An Accommodating Lens “flexes” within the eye using the eye’s natural muscles to focus on subjects at various distances, delivering a continuous range of vision: far, intermediate, and near. The lens can flex because it has tiny hinges to let the optic move back and forth as you unconsciously focus from distance to near.

Because your muscle was not used much after you developed presbyopia, it can take some time for it to function again. Typically patients see in the distance the first week after the operation, pick up the intermediate range during the second week, and begin reading after the third week.


  • It takes advantage of the natural focusing ability of your eye
  • It provides seamless focusing from far to intermediate to near
  • More than 90% of patients who receive an Accommodating Lens reduce their dependency on eyeglasses to the point that they never or only occasionally wear them.


  • How much near vision you get varies and depends on your eye’s ability to flex the lens
  • Scar tissue can prevent the lens from flexing
  • If you read for a long time your eye muscle can get tired. You may be more comfortable using mild reading glasses to relax the eye.

Presbyopia Type 2 - The Multifocal Lens Implant

Multifocal Lens Implants are essentially tiny implantable bifocals. They are manufactured with very fine rings that divide the lens into multiple focus points so you can see well at a variety of distances. These are passive lenses, and do not require any muscular activity in your eye for focusing. From the moment you leave the operating room you have the ability to see both far and near.

The multiple focus points are what make this lens so effective for reading, but the compromise is that they do require a period of adjustment as you learn to use this new optical system. There is a slightly greater change of having difficulty with halos or rings around lights (five in 100) and glare (five in 100) as compared to a Basic Monofocal Lens or an Accommodating Lens (one or two out of 100). Over time most people grow accustomed to these disturbances and cease to notice them. You may have some difficulty distinguishing an object from a dark background, especially in areas with less light.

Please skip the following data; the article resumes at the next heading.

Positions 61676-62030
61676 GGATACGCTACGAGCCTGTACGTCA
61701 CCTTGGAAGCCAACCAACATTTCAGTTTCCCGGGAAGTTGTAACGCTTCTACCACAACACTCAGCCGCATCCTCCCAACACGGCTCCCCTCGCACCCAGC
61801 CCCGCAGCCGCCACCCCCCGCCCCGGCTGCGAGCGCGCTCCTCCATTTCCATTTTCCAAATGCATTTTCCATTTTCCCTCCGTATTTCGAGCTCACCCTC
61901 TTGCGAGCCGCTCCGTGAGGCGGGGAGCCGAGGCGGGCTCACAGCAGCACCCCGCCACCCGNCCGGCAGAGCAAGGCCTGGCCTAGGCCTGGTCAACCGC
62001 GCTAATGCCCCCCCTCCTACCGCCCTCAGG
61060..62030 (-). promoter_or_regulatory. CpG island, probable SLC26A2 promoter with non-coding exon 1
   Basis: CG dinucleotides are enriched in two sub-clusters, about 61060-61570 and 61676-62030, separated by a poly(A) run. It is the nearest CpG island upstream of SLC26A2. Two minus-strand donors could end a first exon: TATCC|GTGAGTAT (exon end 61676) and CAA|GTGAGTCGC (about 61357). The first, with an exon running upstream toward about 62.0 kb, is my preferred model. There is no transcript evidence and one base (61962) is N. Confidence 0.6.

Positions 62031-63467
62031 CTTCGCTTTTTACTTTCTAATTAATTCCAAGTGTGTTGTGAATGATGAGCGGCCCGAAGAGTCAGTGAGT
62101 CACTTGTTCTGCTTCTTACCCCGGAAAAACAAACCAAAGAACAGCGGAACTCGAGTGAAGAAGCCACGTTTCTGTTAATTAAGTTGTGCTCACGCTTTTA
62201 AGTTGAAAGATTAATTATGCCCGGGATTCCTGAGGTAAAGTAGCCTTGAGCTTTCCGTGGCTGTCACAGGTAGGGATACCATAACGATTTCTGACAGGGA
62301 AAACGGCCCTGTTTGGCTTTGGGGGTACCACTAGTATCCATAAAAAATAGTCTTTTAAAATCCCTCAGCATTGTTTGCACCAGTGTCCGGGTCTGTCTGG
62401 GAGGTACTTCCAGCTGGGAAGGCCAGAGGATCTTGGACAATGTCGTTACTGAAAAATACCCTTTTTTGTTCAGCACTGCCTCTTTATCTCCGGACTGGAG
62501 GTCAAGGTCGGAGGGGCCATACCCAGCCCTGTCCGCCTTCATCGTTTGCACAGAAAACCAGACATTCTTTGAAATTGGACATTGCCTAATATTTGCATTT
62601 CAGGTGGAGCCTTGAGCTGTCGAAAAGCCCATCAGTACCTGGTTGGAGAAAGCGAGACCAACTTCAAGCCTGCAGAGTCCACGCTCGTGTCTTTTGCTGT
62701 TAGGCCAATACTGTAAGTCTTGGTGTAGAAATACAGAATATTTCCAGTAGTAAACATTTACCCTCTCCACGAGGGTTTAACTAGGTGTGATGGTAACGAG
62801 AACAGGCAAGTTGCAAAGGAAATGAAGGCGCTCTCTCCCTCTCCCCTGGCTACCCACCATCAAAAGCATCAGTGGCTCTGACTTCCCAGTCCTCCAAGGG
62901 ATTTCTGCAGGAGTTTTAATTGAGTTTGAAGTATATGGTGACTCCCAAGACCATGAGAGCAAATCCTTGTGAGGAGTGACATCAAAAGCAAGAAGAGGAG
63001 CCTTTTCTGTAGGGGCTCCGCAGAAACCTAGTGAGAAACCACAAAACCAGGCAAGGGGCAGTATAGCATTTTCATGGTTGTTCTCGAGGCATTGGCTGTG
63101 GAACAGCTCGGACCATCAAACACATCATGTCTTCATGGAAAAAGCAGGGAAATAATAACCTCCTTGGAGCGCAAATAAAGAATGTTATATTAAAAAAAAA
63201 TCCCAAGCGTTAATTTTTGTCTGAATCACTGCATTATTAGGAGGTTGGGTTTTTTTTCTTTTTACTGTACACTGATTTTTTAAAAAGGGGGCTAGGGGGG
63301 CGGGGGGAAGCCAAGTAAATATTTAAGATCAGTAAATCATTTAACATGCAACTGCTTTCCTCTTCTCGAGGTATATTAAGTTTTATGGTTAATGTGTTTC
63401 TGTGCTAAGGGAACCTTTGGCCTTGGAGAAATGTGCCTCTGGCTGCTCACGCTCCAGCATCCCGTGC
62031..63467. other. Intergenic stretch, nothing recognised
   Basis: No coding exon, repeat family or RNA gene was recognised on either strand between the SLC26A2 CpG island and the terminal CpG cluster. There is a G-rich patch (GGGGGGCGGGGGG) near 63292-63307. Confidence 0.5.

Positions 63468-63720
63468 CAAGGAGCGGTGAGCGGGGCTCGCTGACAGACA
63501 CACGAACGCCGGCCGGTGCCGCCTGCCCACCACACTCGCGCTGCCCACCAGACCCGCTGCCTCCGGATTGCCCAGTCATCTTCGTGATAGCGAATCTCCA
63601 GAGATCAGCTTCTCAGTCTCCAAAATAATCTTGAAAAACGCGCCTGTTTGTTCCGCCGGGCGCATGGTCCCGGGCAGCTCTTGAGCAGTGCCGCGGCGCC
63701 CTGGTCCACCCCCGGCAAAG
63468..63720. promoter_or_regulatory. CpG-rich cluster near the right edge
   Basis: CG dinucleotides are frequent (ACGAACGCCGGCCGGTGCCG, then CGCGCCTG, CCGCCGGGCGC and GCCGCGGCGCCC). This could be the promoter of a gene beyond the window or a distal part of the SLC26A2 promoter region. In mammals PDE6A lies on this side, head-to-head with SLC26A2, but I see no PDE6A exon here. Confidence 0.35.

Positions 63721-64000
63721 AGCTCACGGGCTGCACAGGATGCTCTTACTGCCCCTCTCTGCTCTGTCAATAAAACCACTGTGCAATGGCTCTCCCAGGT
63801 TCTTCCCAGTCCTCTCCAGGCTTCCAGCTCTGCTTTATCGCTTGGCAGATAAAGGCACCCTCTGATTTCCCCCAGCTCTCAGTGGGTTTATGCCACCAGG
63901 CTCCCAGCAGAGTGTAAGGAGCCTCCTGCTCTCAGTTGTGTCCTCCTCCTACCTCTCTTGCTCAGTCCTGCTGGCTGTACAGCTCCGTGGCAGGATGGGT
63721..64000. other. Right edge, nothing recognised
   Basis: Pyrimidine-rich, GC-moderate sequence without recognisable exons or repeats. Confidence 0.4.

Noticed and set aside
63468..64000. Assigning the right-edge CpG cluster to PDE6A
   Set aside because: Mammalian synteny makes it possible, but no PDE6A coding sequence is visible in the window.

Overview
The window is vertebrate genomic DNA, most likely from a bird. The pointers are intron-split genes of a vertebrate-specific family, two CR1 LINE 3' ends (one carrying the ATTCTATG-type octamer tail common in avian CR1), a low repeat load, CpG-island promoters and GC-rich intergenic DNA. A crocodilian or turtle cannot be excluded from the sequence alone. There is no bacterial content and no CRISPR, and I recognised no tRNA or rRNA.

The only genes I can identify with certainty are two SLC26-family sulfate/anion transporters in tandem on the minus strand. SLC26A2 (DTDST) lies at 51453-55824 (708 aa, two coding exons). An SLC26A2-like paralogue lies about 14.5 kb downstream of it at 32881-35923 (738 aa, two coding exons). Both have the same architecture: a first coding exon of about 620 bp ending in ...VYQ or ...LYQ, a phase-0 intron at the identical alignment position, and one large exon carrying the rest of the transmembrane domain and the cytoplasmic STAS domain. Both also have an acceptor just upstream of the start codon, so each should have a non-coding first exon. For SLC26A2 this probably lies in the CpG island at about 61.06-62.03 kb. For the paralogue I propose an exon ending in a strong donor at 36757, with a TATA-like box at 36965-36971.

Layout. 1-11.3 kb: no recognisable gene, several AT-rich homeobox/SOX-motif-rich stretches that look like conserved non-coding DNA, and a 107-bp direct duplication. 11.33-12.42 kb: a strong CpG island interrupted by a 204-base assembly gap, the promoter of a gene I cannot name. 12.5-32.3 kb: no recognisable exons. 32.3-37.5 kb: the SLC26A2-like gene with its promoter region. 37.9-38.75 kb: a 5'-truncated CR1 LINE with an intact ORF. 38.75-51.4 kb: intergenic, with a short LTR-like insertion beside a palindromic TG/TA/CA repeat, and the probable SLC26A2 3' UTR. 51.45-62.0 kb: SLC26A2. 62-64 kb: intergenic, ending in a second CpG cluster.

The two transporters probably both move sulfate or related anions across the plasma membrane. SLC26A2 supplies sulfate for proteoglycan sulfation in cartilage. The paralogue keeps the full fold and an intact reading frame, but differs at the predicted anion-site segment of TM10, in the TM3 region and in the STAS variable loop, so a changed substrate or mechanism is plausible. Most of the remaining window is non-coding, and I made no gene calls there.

• Does not depend on muscle activity for its effect.
  • You can begin using it immediately
  • Compared to Accommodating Lens, usually is more effective for very close work
  • More than 90% of patients who receive a Multifocal Lens reduce their dependency on eyeglasses to the point that they never or only occasionally wear them.


  • Glare and halos may make night driving difficult
  • It transmits far and near images simultaneously, requiring a period of adjustment.
  • You may have difficulty seeing an object against a dark background


A Toric IOL is proven to have a clinically significant reduction in astigmatism as compared to a non-Toric IOL during cataract surgery in patients with astigmatism.

Presbyopia-Correcting IOLs (Accommodating and Multifocal) have been shown to reduce dependency on eyeglasses significantly, with slightly more than 90% of patients using eyeglasses either never or only occasionally. About 95% of patients indicate that if they had to do it over again, they would once again select a presbyopia-correcting IOL.

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The Greater New Bedford Surgical and Laser Center

The Greater New Bedford Surgical and Laser Center was opened in 1986 with the express purpose of rendering high quality, state of the art eye surgery to patients of all ages, especially those with cataracts, glaucoma, or cornea disease. The Center is designed specifically with the needs of the patient in mind. The entire process from initial examination to final outcome is conducted in a pleasant comfortable environment.

After a patient decides to have surgery, he or she is assigned his or her own Surgical Counselor who is available to answer questions and provide assistance. These individuals are specially trained to assist the patient throughout the entire surgical experience, including follow up care for as long as necessary. Patients are encouraged to contact their counselor for any questions, no matter how simple or complex.